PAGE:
Bank of Namibia hikes Repo to 6.75 percent, amid inflation pressure and currency depreciation

Windhoek, Namibia, Capital Markets in Africa — Bank of Namibia raised the Repurchase (Repo) rate by 25 basis points to 6.75 percent at the Bank of Namibia’s Monetary Policy Committee (MPC)  meeting held on the Tuesday 16 February 2016, Bank of Namibia Governor Ipumbu Shiimi said in a press release.

The Governor said the rate hike is to align interest rates within the Common Monetary Area which includes South Africa. This is intended to avoid possible capital outflow and undue pressure on the country’s reserve.  The bank expected that deposit-taking institutions will also increase deposit rates by the same margin to encourage savings and to reduce the recent significant increases in other loans and advances (although installment credit has slowed down), the Governor stated.

The Namibia’s economy displayed a positive performance during 2015, although lower relative to 2014, in spite of weak commodity prices. This was mainly attributed to growth in the construction, wholesale and retail trade as well as transport sectors. The mining sector, however, performed weakly. The economy is projected to grow by 4.3 percent in 2016, from an estimated 4.5 percent in 2015 however risks to Namibia’s growth potentials remain and include soft commodity prices, sustained effects of the drought and slow recovery in Namibia’s trading partner economies, the statement said.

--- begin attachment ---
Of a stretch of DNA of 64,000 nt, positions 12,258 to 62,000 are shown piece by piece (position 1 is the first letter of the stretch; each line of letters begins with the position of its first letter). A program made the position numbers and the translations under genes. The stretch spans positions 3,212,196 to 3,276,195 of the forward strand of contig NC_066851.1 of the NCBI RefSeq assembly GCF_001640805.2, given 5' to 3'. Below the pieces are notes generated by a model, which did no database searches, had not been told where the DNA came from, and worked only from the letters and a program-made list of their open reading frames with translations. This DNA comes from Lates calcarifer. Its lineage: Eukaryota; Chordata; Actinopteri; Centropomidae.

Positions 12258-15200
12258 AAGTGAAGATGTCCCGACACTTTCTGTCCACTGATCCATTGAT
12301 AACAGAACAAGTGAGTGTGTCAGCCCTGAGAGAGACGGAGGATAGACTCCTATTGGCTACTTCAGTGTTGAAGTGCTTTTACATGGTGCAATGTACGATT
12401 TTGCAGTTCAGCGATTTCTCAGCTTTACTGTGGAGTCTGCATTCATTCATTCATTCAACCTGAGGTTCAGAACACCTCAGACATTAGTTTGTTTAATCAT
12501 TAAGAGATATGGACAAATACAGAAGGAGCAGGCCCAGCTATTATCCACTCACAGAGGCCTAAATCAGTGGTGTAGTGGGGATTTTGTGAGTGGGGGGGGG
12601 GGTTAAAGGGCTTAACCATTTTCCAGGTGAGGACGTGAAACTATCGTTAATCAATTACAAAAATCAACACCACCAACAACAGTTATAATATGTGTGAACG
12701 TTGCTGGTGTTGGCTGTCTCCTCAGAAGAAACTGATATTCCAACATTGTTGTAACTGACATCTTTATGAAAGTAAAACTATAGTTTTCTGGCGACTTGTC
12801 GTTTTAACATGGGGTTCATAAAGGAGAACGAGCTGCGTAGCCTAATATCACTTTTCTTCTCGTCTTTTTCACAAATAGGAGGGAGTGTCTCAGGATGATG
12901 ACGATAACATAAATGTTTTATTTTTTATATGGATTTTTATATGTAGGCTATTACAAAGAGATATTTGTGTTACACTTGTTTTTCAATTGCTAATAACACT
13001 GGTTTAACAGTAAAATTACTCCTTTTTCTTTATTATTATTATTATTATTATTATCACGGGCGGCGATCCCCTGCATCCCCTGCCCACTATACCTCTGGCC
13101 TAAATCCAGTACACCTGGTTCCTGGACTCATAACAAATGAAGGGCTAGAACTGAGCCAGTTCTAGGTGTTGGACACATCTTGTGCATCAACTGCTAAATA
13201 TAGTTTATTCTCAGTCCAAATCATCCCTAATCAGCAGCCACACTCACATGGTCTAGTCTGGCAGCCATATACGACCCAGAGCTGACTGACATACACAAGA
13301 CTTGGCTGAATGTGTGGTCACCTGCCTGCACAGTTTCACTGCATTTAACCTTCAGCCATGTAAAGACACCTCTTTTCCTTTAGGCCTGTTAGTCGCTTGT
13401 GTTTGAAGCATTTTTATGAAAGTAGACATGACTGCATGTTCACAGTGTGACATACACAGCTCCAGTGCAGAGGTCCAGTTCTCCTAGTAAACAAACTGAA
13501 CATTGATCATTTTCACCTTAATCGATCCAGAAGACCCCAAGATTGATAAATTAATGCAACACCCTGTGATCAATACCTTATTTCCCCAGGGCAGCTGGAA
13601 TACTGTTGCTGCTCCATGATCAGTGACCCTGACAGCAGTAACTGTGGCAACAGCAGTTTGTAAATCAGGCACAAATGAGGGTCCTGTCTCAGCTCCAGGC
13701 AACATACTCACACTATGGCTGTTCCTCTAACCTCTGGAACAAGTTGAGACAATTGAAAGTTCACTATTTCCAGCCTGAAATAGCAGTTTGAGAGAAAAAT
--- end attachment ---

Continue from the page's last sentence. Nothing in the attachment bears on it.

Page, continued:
The central bank also highlighted that the annual average inflation for 2015 declined to 3.4 percent from 5.4 percent in 2014. It, however, increased considerable to 5.3 percent in January from 3.7 percent in December 2015.  The increased inflation rates in January were due to the depreciation of the Namibian Dollar against the US dollar. The bank had expected inflation to increase gradually for the rest of the year.

Furthermore, the statement emphasized that foreign reserves (about N$27.40 billion as at the 11 February 2015) remains sufficient to sustain the one-to-one link of the Namibian Dollar to the South African Rand, being 5.8 times the currency in circulation. This is level at 3.5 months of import cover, higher than the international benchmark of 3 months. The increase in the level of reserves (compared to N$23.00 billion at the 19th October 2015) was mainly due to SACU inflows and the depreciation of the Namibian dollar.

The Repo rate was raised by 25 basis points in February and June 2015, to contain high growth in household credit, which are primarily used to finance unproductive imported luxury goods, hence putting pressure on the foreign reserves of the country. 

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